For reporters and television crews who thought they had become accustomed to the specter of chance death or injury in the seven years of civil war in Lebanon, the Israeli invasion is a reminder that things can always get more dangerous.
The Israeli invasion has added intense air, sea or land bombardment to the ever present danger of bullets fired by trigger-happy members of one of 40-plus armed vigilante factions who roam the streets here day and night.
"The biggest problem here is that there is not just one front. There are fronts everywhere," remarked Alain Debos, a French camerman for a CBS team, who was injured June 4 when Israeli jets attacked the sports stadium of the capital, a suspected Palestinian munitions depot.
Referring to Beirut's multitude of armed factions who have divided up the streets in blocks like a checkerboard, Debos added, "The hysteria of people is the worst danger for us."
"This place is different. You cannot talk of Vietnam or Rhodesia," said Tom Spell of ABC, who was the last correspondent to leave Danang before it fell to the Vietcong and North Vietnamese in April 1975.
"It's not like most wars where you know who is shooting at you and who is the enemy," said Spell, 31. "It's the crazies behind you, the kids with the AK47s, that has always been the problem here ever since the 1975 civil war."
But the present combination of circumstances--the Israeli invasion, the existence of four armies (Syrian, Lebanese, Palestinian and Israeli) cheek to jowl, tension among the various armed Lebanese factions faced with extinction--may be unique in the annals of war coverage.
Debos stood 50 yards from Jean Lugot, a cameraman for French television, who died in the stadium attack. Debos, a veteran of civil wars in Africa, found himself with burns on his side and arms caused by a bomb explosion. Time magazine photographer Barry Iverson received multiple breaks in one leg and shrapnel wounds across his body in that day's violence.
Aside from the dangers of random Israeli shelling and bombing of Beirut, the four armies inside Lebanon have rarely treated journalists badly by intention.
Unique again is a war where, in one morning, a reporter can cross from West Beirut, where the Palestinian guerrillas are based, through Syrian and Christian militia checkpoints to visit the Israeli-held areas and conduct interviews with Israeli soldiers and then return..
The various television crews do this four to six times each day just to reach the ground satellite station where their film is dispatched.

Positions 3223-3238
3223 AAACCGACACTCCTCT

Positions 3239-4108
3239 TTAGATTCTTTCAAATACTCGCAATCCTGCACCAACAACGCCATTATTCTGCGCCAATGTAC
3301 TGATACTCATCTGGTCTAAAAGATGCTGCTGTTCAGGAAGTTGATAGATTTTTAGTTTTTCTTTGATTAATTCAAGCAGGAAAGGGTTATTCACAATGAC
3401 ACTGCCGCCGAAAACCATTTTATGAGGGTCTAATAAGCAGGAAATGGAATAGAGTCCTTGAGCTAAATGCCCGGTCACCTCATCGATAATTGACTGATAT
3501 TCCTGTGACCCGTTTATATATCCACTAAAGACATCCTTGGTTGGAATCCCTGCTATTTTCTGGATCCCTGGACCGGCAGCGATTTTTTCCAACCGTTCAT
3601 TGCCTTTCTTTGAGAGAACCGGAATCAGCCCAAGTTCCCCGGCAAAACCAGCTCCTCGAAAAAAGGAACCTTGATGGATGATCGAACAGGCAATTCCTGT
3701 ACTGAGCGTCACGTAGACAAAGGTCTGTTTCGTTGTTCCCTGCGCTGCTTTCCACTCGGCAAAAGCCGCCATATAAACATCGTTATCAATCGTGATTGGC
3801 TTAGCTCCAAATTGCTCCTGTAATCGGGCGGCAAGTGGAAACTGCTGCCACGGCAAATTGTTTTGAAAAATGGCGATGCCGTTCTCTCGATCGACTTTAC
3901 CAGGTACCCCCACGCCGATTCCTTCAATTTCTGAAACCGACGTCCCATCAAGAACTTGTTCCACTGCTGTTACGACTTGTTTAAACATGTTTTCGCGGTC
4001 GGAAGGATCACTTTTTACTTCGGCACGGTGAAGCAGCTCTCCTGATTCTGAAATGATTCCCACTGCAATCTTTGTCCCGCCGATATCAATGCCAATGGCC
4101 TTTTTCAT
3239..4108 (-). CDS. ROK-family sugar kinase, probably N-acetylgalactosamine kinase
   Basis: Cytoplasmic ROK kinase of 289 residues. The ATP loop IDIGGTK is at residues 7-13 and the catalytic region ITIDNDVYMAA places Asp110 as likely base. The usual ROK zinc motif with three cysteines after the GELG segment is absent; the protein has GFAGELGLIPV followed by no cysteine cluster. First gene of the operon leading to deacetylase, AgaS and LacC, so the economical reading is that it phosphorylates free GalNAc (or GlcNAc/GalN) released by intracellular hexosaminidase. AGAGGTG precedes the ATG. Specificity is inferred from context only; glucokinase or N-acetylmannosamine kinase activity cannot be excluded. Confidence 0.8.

It is in the tiny mountain village of Aarbaniyah, to the east, which is more or less between Syrian and Israeli lines and under Syrian control.
An absence of censors does not mean that Western journalists are unhampered in reporting. In fact, working in Beirut, aside from the constant dangers, is far from easy because of the confusion, the multitude of voices and the absence of any organized distribution of news.
Press conferences are rare. The Lebanese government has not had a single one since the invasion began. The Palestine Liberation Organization and the Joint Forces, Palestinians and their Lebanese allies, have had a few in the lobby of the Commodore Hotel downtown.
Fierce competition has developed for the services of the few courageous taxi drivers who are willing to move out across the various war zones to see who is battling whom.
Taxi fees to the front lines range from $120 to $200 a trip for reporters and three to four times that much for TV teams.
The death of one driver, a Kurd, resulted in the four-man team of UPI and Independent Television News being kidnaped from the Commodore Hotel and held for a few hours until the team paid the driver's family $40,000.
At the end of the afternoon, reporters and television teams return to the Commodore, where they share accumulated information and stories of near scrapes with death. The bar is the most active in Beirut.
The evenings and nights--often past midnight--are spent in fighting over the four telex machines and two telephone lines to the outside world--usually, but not always, available at the Commodore.
Throughout the day, a half dozen Lebanese radio stations put out conflicting versions of what may be happening on the ground and inside the badly fragmented government.
The state-run Radio Lebanon is generally regarded as the most accurate, although the Christian-run Voice of Lebanon often is first with breaking news that, because of the station's deep political involvement, is treated with caution until confirmed by another source.
Western embassies, most now with only small staffs and preoccupied with survival, are not a major source of information, though there are a few diplomats who seem to remain extremely well-informed.
The biggest problem for gathering news comes at nightfall. Rare is the reporter willing to risk his money or life to go out and verify a report or visit a friend.
The remaining sources of news after dark are the radio stations and telephones, if they are working, which occasionally permit one to check out battle reports.